Industry: Brewing & Beverage
Husband-and-wife team Dylan and Kimberly Harford plan to grow the first craft brewery on Colorado's Eastern Plains from 30 barrels to 600 barrels in a single year.
On December 23, 2016, Parts and Labor Brewing Company opened with 30 barrels of beer. Brewed on a five-barrel system from Portland's Stout Tank and Kettle Company, and fermented in five five-barrel fermenters within a newly renovated 6,000-square-foot building in downtown Sterling that had once been a Cadillac and Pontiac dealership, that beer didn't last long.
One might think that in a town of only 15,000 residents, many of whom Dylan Harford describes as "Big Three light pilsner drinkers," selling such a quantity of craft beer would be challenging. However, thirsty locals immediately flocked to the spacious taproom that easily seats 140. Within a few weeks, Parts and Labor had to double their production capacity with the addition of two more 10-barrel fermenters. And Harford still can't keep up with growing demand.
A former auto mechanic and homebrewer who grew up in Sterling but discovered his passion for craft while living in Fort Collins, he says, "We had six beers on tap when we opened. It didn't take but a couple of days and we were down to three. For the first two months, we were always on the verge of running out. I'd walk into the cooler and have a panic attack. We'd have a tasting room full of people and just a handful of kegs. We're still trying to catch up."
While there's plenty of room for 12 taps behind the brewery's spacious bar, Harford has yet to make it above eight. "I'd love to do some pilot beers and small-batch test beers," he explains. "But we got such a huge following so quickly, and everyone has their favorite beer, that I've been behind the eight ball trying to keep those in stock to keep our existing customers happy."
Current customer favorites include a vanilla coconut porter named Loose Lips Sink Ships in tribute to Harford's sailor grandfather as well as Haas Wheat (made with locally grown unmalted wheat), Camshaft Kölsch (brewed to "make the locals happy"), and My Soviet Friend, a Russian Imperial Stout. "We have guys come in who have only drank light beers their entire life and the Russian Imperial turns out to be their favorite," says Harford.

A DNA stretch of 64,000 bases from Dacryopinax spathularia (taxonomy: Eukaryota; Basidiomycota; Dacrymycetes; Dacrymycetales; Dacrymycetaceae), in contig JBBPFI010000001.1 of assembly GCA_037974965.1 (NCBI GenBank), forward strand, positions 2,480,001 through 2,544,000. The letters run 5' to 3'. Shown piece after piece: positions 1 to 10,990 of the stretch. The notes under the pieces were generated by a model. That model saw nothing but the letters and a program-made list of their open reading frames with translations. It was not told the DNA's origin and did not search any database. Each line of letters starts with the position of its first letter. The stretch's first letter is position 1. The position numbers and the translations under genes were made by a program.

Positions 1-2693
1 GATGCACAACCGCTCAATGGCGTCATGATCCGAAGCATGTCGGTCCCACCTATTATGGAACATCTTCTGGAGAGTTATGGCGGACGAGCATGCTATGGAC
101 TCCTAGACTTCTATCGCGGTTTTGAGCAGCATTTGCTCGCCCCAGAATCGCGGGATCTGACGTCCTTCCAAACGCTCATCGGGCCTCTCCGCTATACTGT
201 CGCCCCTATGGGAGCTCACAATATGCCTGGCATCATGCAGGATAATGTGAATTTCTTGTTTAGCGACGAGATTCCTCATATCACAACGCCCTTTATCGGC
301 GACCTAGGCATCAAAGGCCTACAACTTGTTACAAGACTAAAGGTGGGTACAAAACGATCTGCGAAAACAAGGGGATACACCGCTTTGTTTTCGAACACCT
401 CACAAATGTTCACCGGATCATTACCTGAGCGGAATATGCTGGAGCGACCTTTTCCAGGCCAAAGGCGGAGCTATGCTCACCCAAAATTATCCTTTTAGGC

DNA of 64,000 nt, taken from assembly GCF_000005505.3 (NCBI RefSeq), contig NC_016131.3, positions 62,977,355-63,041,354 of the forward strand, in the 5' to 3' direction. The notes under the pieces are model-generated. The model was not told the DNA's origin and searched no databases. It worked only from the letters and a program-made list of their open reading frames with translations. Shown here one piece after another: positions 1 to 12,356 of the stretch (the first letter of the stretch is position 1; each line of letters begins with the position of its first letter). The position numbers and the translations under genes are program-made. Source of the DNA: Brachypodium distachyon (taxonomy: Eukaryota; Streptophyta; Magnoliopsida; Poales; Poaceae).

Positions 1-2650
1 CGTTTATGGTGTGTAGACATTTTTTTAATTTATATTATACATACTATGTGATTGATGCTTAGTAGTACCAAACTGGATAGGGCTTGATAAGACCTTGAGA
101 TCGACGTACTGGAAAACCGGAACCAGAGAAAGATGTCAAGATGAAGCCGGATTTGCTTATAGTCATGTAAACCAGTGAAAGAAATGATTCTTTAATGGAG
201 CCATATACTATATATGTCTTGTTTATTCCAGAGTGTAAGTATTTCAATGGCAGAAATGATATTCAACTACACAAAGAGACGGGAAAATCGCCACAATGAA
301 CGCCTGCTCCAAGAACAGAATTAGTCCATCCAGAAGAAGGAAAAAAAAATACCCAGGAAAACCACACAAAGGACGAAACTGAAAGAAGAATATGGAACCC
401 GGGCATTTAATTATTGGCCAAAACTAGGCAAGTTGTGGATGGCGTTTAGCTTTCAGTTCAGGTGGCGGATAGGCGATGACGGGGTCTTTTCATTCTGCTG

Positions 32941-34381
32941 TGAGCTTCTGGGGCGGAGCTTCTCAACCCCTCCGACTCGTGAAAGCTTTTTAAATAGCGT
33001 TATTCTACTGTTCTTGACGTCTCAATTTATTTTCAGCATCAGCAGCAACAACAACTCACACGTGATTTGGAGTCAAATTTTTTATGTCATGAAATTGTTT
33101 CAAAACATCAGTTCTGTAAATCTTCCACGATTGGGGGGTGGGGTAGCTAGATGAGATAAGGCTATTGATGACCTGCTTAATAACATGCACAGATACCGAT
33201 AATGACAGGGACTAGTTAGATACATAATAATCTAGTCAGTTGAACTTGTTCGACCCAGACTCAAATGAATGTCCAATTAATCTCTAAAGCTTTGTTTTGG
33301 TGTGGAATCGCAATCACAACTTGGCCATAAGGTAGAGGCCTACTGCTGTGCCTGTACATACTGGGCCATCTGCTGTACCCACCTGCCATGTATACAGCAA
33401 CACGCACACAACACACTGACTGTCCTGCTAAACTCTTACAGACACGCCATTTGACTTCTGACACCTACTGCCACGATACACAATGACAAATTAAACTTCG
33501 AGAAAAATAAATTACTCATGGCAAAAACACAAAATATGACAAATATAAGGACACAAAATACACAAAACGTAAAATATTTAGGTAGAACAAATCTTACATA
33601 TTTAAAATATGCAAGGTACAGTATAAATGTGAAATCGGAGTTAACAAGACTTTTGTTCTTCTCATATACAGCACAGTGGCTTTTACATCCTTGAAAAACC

Nevertheless, he's managed to squeeze in a little bit of time for experimentation. Harford is currently working on a recipe based on tepache, a traditional drink from Central Mexico made from pineapple and naturally fermented from the yeast on the fruit's skin. "One of my staff gave me the idea," he recalls. "She made tepache for me and when I tasted it, I loved all the really wild yeast characters. I'm working on making a beer like that but it's a handful for me right now. We'll see how it turns out."
Favorite beers: "I'm a big Belgian fan," Harford says. "I'm really chasing those quads right now, even though it's warming up outside. I also enjoy sours, especially Roeselare-yeast styles. I've had one of those going continually for 10 years now and want to move it into production at the brewery. And while I'm not a super-big hop head, I do like the occasional IPA, too."
Challenges: Getting a good variety of beers on tap is Harford's biggest challenge. "We're struggling to keep seven or eight on there, but I was hoping to have 12 by now," he says. "I'd like for people to come in and have a choice of varieties even within several styles. For example, I'd like to have several different wheat beers on tap at a time so people could appreciate the differences. So far, that has been impossible due to the volume of taproom sales."
Opportunities: "Everybody in the area is really excited about us being here," says Harford. "There are a lot of local establishments that serve beer and want to get us on tap. It's exciting to know that there are people out there just waiting to have our beer in their restaurant or bar."
Needs: "A day off," Harford says with a chuckle. "I'm joking. Actually, it would be really nice to have a couple extra fermenters to play with and I'd love to get into some barrel aging." He plans to order two more 10-barrel fermenters in the next month and will nearly double capacity again, estimating that he'll brew around 600 barrels this year. "We have great people and a great customer base," he concludes, "but we don't want to get ahead of our ourselves."